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4

I see two issues: 1) The wire colors appear to be incorrect. If you look closely at the bottom right pair of terminals in the 2nd picture, you see that you can use either green plus white OR orange plus white for that pair of terminals. You have both the green and orange wires going to that bottom right pair of terminals - that is wrong. Pull those wires ...


2

It sounds like from that description that you need a switch which would be plugged into the patch port in your room and then plugged into both computers. An alternative would be to get WiFi but on the Thinkpad you could either get a USB WiFi adapter or create a bridged connection between the two computers. Hope this helped


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Your "home router" doesn't really serve the same purpose as say a core router. Pre wifi when broadband started to proliferate in the US you used to have to pay extra for multiple ip addresses, so more per month for multiple computers in the same house. So the first NAT routers were born they took the traffic from multiple computers on your internal private ...


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Theoretically you could, Hub Circuits can be replicated with only a Breadboard, but isn't a best practice (...) we always watch the Star Topology or in advanced networks Fully Connected Topology but to have all in rule you always should use the right Networking Hardware or your selected Network Topology will have a critical impact. If you are doing this ...


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So after scouring the web for some time now, I've finally discovered the answer I was looking for. Although I'm not entirely sure if the matrix I have provides this capability, it is certainly plausible with the HDBaseT 2.0 standard. A quote from: Why HDBaseT 2.0 is So Awesome: USB and Multipoint Video Distribution More significant than USB support is ...


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No. The signaling for USB and Ethernet are completely different at both physical and logical levels. Under no circumstances should you attempt to connect a USB cable to an Ethernet port. Consider using a Linux device with gadget support to access mass storage being shared via NBD instead.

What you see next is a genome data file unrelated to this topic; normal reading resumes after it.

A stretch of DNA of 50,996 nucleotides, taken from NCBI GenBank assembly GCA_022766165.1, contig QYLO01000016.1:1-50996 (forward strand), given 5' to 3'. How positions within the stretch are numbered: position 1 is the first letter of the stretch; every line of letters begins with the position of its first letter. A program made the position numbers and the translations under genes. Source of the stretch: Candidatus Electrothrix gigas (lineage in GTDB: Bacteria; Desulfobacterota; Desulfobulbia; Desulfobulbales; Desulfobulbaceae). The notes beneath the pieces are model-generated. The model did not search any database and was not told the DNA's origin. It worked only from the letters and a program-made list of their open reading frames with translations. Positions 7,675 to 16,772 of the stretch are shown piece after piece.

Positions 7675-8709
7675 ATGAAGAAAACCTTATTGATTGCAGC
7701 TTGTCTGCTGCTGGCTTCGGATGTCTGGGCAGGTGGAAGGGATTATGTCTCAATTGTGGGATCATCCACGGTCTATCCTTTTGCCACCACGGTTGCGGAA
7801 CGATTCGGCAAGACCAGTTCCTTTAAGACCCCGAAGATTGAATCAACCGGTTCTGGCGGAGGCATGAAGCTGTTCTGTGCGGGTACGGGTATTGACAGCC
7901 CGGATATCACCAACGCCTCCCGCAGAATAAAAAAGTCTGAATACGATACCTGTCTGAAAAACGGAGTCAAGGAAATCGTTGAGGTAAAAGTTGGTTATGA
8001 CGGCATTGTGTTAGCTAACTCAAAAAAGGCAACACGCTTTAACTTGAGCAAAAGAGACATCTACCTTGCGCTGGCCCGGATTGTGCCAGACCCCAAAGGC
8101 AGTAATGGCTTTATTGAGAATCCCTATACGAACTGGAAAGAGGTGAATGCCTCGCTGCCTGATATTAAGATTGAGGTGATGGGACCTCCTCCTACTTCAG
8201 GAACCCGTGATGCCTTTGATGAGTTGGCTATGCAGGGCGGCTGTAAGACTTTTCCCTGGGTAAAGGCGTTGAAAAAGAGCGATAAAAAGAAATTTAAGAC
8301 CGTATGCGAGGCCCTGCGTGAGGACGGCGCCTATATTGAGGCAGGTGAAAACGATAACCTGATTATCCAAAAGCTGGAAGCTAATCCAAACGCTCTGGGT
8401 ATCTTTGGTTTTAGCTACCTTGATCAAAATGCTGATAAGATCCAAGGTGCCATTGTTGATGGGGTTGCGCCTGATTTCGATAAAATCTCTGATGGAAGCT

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USB and Ethernet are very different beasts. Theoretically, you could use an Ethernet cable to transmit USB data, but it wouldn't be Ethernet communications and hub, routers, and network switches wouldn't recognize it (assuming they or the USB device aren't fried by it). There are purpose built solutions available though. In software: ...


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It will need two things: Switches that support VLANs and VLAN trunking. The router must have more than one ethernet port. You have to create two VLANs and one Trunk on each switch : Room B: VLAN A - Ports that connect internal users VLAN B - Port to Wireless access point Trunk - Port to the only ethernet cable going to Room A Room A: VLAN A - Ports ...


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Best fix other then crimping a new RJ45 connector is to use an RJCLIP. It's the newest way to easily get that network cable to securely plug back into a switch or wall jack without any fuss. Hear the Click! You can find it at www.rjclip.com or search it on eBay Don't just take my word, go do some research on RJCLIP


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1) Game streaming Game streaming does not require a "very hefty" network. The ability to deliver 50Mbps more than enough, typically it uses 20-30Mbps, or a little more than a maximum quality Plex stream. However the half-duplex nature and low consistency of powerline could be a bigger issue. 2) The switch A switch will do fine in this situation. It will ...



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